Palestinian who almost died in interrogation ‘not necessarily tortured’

State Attorney Shai Nitzan was asked about under staffing and insufficient funds provided to the Justice Ministry’s special unit, for probing complaints of alleged torture of detainees.

Actors demonstrate the Israeli Shin Bet torture method known as "Banana b'kiseh" (photo credit: DAVID SILVERMAN / REUTERS)
Actors demonstrate the Israeli Shin Bet torture method known as "Banana b'kiseh"
The Palestinian who was hospitalized and almost died in September after being interrogated by the Shin Bet was not necessarily tortured, outgoing State Attorney Shai Nitzan told The Jerusalem Post in an exclusive interview.
Speaking to the Post earlier this week about Palestinian Samer Arbid, who has been indicted for murder and terrorism, Nitzan rejected allegations that the state prosecution was dragging its feet in deciding whether to move from a preliminary review of his treatment by Israel’s security agency to a full criminal investigation.
Nitzan said most of the delay was because the Shin Bet “probe of the terror threats needed to take priority. We needed to know if there were other operations being planned. We needed to do everything to stop these other operations.”
Arbid was indicted last week as the leader of a large terrorist cell, which was responsible for the murder of Rina Shnerb on August 23 and a variety of other terrorist activities.
Once the probe of Arbid’s terror activities concluded, Nitzan said, “the next question then becomes during his [Arbid’s] interrogation, were crimes committed, noting, ‘I made the decision to carry out a preliminary review [of Shin Bet conduct] because I thought we needed to find out what occurred here, and I am sure that now we will leave no stone unturned’ to get to the truth.”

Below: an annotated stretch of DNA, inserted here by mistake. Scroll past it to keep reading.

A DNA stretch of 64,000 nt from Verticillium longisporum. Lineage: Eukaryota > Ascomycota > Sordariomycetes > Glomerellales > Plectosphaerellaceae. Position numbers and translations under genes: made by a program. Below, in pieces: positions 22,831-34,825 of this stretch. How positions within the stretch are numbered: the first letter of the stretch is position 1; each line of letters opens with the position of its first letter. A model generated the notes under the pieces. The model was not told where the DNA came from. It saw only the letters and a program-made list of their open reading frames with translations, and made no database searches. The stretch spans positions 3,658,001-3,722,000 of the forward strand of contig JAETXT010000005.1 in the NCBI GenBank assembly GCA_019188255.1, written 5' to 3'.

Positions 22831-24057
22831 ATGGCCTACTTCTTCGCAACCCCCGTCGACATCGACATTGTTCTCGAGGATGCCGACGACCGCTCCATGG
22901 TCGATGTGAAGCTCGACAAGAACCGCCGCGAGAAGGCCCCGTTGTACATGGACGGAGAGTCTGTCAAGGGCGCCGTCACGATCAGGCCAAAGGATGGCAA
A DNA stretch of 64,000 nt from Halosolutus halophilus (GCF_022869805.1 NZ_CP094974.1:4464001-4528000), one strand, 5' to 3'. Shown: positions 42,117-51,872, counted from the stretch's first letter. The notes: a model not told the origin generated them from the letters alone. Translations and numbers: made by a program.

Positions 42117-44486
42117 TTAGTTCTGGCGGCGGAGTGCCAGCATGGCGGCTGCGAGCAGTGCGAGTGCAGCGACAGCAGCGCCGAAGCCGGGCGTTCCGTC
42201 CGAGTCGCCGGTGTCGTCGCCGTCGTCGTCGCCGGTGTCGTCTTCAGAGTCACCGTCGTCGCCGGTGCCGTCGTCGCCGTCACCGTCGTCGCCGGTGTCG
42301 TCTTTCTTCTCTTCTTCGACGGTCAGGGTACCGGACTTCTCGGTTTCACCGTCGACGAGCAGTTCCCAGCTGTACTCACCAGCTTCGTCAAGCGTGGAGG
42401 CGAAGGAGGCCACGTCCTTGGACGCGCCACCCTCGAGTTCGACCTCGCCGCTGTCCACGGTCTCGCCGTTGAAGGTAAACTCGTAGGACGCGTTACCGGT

Pressed that Arbid’s case was black and white, and an obvious case of torture because he was almost killed and ended up in the hospital, Nitzan responded, “It is not clear what led him to need to be hospitalized. It is unclear... I am not saying necessarily for this case, but maybe a man, while he is in detention, can get a heart attack – is it clear that it was because of torture or applying pressure? It’s not at all clear…”
Nitzan spoke for argument’s sake, but not to confirm or deny what happened in either direction. Rather, he was exploring the idea. “It is not simple [to assume] that they beat him... And that because of that, he ended up in the hospital… We do not know that what they did was what caused him to be sent to the hospital. Definitely not – definitely not.”
Next, Nitzan was asked about understaffing and insufficient funds provided to the Justice Ministry’s special unit for probing complaints of alleged torture of detainees against Shin Bet agents, such as the case relating to Arbid.
In the past, the unit’s director from 2014 to August of 2018, Jana Modgavrishvili, had told the Post that her unit lacked sufficient staff and funding to review cases at a sufficient pace. This might explain the delay in Arbid’s and other cases, beyond the need to probe terrorism or allegations of foot-dragging. The unit has not disputed statistics from the Public Committee Against Torture in Israel, that its average decision rate is an astounding 39 months per case.